Like other students contemplating their first check ride, I’d heard the tales from the crypt about examiners. Legend had they were all mean enough to frighten Hannibal Lecter into retirement.
Needless to say, I was not looking forward to this day. With the mere mention of the word "check ride," the nerves hit me, chills down the spine and beads of perspiration on my brow, heart beating faster than the drummer at a heavy metal concert. Yet, with some sadistic, perverse anticipation, I was ready to welcome the day with the examiner.
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Months of preparation, countless hours of study, and many dollars invested to learn what comes naturally to birds were not to be wasted on check ride day. Standing on the tarmac, glancing up at the clear blue sky, I watched a hawk propel himself effortlessly in the cool morning breeze. I soon would be sharing that airspace with my feathered friend as a licensed helicopter pilot. If all went to plan, that is.
As the examiner lumbered down the flight school hallway, the chill and perspiration returned. At this point, a Metallica migraine headache might have been a welcome alternative. Instead, I was almost face-to-face with my opponent for the day, my FAA-designated examiner. He was wearing a light-colored cloth jacket with more pockets than a mother kangaroo. He had two pens in his left breast pocket, probably one of those a NASA-styled anti-gravity pen that defies the laws of physics and can write failure notices while upside down. While hoping that I would keep things twirly side up during this hopefully brief encounter, I continued to size up my challenger, hoping not to telegraph the immense fear and concern propagated by those early tales from the hangar flying crypt.
As he continued striding toward me, I could see his slacks, light blue Dockers, whose cuffs were dragging the floor like a feather duster picking up lint, cinched at the waist with a belt whose buckle could have anchored a boat. I'm also certain that his frame once fit into those Dockers with ease. However, today I was glad that my breakfast only consisted of an almost ripe banana, and nothing more. I was reasonably confident we could remain under gross weight in the R-22; however, my confidence for the check ride was diminishing with each stride that he took down the hallway.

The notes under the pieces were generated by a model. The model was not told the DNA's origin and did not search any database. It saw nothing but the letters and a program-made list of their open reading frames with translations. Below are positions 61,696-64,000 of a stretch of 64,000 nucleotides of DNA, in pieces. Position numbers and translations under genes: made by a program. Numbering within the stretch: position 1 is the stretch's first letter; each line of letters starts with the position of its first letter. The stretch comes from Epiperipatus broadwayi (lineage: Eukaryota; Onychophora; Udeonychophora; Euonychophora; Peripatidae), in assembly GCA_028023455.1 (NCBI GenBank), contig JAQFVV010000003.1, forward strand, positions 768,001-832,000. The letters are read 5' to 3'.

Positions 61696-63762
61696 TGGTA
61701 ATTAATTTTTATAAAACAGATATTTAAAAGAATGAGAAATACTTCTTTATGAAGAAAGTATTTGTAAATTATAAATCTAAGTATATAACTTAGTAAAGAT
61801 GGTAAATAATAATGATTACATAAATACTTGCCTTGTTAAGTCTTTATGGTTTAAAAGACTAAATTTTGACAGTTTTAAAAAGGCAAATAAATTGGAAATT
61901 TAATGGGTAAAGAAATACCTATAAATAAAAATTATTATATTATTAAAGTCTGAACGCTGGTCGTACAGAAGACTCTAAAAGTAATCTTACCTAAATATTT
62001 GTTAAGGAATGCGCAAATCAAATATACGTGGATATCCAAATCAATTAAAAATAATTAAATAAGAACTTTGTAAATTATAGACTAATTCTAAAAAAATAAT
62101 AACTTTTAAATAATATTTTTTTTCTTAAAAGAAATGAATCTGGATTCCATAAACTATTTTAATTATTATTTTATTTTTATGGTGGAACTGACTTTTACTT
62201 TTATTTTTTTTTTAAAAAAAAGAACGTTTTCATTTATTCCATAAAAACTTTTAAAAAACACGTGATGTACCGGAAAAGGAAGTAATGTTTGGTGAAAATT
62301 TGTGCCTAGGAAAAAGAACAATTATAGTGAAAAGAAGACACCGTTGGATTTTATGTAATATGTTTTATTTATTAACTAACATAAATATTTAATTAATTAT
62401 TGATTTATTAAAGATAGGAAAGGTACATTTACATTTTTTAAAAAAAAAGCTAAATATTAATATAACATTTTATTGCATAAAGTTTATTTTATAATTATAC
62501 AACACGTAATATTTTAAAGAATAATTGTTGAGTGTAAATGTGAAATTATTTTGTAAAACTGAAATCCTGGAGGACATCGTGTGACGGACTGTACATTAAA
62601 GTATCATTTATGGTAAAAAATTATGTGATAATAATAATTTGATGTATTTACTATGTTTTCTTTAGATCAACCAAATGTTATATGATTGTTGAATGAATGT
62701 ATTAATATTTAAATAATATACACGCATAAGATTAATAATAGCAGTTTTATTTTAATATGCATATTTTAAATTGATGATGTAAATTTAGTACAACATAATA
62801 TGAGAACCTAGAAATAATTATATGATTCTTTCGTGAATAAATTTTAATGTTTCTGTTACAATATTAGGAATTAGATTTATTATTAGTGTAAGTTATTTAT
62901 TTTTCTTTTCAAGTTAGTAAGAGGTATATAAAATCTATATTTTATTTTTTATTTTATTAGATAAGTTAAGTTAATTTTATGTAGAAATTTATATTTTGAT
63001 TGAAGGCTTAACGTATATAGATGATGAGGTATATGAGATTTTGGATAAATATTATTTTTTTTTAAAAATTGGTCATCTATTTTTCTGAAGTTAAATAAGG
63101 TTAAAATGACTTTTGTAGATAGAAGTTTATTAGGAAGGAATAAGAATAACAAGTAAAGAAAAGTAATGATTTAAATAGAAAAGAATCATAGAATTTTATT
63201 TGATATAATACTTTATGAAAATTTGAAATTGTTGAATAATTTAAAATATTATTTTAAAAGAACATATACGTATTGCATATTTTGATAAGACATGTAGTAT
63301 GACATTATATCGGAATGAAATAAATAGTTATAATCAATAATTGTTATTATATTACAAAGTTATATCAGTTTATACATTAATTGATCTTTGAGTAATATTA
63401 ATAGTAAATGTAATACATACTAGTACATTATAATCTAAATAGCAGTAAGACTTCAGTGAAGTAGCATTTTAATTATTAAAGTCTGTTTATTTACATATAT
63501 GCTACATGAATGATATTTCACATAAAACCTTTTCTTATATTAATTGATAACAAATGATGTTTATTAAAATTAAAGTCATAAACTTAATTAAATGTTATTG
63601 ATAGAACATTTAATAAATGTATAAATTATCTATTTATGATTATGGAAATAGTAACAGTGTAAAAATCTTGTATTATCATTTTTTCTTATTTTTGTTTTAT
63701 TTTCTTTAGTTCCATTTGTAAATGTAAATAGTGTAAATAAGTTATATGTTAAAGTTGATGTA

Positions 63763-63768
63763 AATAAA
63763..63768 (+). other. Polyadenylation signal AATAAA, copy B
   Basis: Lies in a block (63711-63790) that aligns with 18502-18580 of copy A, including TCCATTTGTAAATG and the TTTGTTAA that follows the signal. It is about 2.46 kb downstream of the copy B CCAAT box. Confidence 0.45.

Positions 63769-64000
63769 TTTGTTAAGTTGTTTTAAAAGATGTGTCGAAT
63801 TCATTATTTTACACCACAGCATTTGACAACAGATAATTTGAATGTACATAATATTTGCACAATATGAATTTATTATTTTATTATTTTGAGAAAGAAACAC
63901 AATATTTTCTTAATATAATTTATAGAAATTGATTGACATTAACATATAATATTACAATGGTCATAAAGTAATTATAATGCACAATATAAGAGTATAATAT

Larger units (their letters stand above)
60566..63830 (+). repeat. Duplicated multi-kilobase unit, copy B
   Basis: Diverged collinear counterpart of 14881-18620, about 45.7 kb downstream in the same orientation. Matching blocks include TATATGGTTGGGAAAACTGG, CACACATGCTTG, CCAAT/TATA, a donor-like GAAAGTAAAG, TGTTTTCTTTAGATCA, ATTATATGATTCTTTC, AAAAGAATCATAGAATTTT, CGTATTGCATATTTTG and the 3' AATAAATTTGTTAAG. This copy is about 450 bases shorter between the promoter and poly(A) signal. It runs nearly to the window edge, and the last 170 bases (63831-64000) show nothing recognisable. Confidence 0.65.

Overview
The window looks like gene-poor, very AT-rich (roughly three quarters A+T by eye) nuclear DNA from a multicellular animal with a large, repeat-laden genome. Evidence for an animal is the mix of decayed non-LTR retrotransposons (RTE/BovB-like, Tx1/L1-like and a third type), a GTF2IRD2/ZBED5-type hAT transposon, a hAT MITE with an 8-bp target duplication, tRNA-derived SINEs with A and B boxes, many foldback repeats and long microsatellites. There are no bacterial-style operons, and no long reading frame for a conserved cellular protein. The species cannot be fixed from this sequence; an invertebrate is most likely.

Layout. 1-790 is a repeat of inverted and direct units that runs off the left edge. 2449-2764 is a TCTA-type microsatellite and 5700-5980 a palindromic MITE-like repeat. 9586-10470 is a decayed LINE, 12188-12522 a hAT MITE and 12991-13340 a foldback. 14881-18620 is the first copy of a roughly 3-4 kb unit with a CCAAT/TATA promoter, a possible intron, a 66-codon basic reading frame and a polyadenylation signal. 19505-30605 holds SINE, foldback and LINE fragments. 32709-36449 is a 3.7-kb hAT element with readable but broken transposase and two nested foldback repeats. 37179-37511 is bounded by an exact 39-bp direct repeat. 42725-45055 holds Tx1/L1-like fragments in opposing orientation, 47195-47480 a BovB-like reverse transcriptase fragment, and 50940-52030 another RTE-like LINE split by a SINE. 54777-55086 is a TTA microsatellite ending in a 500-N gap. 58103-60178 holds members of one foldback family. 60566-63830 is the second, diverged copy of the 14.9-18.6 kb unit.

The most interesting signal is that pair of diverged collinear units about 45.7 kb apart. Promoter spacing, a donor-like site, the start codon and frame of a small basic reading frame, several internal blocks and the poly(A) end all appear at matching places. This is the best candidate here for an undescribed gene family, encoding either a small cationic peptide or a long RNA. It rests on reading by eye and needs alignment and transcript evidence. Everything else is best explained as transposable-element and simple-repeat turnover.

As he stood across from me, I felt like a crouton in a salad. Noticeable but not very important. He spoke, and I expected to hear a monotone, arrogant, staccato authoritative patter. Instead, in a rather pleasant-sounding, calm, reassuring non-intimidating voice, he introduced himself. "Hi. My name is Bill, you must be Sam. Great day for some 'copter flyin’.” He actually sounded human, pleasant and eager to enjoy the flight. Not like a villainous adversary who could morph from a seemingly mild-mannered examiner to a drill sergeant in the blink of a blade. While his manner was outwardly friendly and downright congenial, I was not yet ready to let my guard down. After all, with years of check ride demon stories, and knowing full well that you can't always judge a book by its cover, I remained cautiously optimistic and guarded.